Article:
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Clinical Investigations: BRONCHIAL |

Anatomic Evaluation of Postural Bronchial Drainage of the Lung With Special Reference to Patients With Tracheal Intubation*: Which Combination of Postures Provides the Best Simplification?

Naoaki Takahashi; Gen Murakami; Akira Ishikawa; Toshio J. Sato; Toshikazu Ito
Author and Funding Information

*From Hokkaido Chitose Institute of Rehabilitation Technology (Mr. Takahashi and Mr. Ito), Chitose; Department of Anatomy (Drs. Murakami and Sato), Sapporo Medical University School of Medicine, Sapporo; and Department of Physical Therapy (Dr. Ishikawa), Sapporo Medical University School of Health Science, Sapporo, Japan.

Correspondence to: Gen Murakami, MD, PhD, Department of Anatomy, Sapporo Medical University School of Medicine, South 1, West 17, Sapporo, 060-8556 Japan; e-mail: chisa@sapmed.ac.jp



Chest. 2004;125(3):935-944. doi:10.1378/chest.125.3.935
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Background: Although several sequences of specific postures, each corresponding to a particular lung segment, have been recommended for therapeutic bronchial drainage, these are based on little or no anatomic evidence. Moreover, because these sequences are too complex, especially for intubated patients, they require simplification.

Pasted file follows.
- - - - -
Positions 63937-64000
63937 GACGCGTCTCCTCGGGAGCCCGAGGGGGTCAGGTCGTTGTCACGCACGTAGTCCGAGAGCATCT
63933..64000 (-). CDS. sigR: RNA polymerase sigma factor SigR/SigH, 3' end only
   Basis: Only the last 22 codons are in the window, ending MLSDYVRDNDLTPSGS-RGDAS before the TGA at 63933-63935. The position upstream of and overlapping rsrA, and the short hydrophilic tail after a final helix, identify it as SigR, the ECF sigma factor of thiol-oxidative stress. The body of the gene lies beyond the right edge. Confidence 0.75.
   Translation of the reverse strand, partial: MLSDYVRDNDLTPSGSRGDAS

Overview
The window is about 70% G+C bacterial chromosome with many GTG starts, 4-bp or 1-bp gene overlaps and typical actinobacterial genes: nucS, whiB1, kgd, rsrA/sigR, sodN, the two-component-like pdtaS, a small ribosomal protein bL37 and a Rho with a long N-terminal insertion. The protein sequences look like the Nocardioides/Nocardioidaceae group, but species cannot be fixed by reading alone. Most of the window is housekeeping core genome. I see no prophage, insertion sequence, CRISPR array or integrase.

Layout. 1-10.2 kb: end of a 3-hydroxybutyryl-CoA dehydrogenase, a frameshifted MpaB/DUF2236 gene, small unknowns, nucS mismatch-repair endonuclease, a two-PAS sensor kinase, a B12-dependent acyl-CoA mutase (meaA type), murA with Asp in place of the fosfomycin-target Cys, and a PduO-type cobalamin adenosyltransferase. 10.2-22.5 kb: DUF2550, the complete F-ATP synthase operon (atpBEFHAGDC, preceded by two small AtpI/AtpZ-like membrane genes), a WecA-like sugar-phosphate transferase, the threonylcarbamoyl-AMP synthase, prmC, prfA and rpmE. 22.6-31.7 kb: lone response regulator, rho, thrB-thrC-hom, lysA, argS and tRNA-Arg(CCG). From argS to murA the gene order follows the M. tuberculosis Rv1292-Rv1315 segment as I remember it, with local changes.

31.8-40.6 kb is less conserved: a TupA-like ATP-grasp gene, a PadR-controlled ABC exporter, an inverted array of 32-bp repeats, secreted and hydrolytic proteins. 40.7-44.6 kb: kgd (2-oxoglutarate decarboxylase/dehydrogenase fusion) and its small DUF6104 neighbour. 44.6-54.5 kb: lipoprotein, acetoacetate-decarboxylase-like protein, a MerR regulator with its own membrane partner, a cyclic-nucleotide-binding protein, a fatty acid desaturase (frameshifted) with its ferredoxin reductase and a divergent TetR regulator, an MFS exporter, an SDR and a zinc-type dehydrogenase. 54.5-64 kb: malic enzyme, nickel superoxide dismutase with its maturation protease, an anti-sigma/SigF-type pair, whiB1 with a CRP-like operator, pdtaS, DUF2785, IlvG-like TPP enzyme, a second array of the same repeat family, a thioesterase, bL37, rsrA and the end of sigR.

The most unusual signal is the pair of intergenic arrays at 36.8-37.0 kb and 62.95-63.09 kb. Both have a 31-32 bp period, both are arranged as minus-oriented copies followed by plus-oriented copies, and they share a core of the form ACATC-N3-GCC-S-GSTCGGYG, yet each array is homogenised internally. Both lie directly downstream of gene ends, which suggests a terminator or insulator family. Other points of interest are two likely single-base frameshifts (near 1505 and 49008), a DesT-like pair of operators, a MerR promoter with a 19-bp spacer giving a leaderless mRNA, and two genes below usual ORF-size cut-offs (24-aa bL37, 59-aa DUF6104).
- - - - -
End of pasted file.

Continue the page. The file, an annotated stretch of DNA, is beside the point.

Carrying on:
Materials and methods: The courses of the segmental bronchi B1, B2, B1 + 2, B3, and B6 and their subsegmental bronchi are extremely variable. This can result in a small branching angle at the subsegmental bronchial origin. Using 106 lungs, we measured the branching angles of the subsegmental bronchi and examined their running directions in each posture of the sequences recommended for bronchial drainage.

Results: A small branching angle (< 120°) at the subsegmental bronchial origin was sometimes evident, and this made postural drainage difficult. Drainage of B3 and B6 was often difficult because they formed angles of < 45° from the horizontal in certain postures (supine for B3 and prone for B6). Further, we found a 45° rotative prone position effective for draining B1a and B6.

Conclusion: Our anatomic findings predicted increased effectiveness in a sequence of postures: supine, 45° rotative prone with left side up, 45° rotative prone with right side up, and return to supine for simple, safe, and effective bronchial drainage, especially for patients with tracheal intubation. The 10° right-side-up supine and 45° rotative prone with head raised 45° positions seemed helpful if added to the basic sequence.

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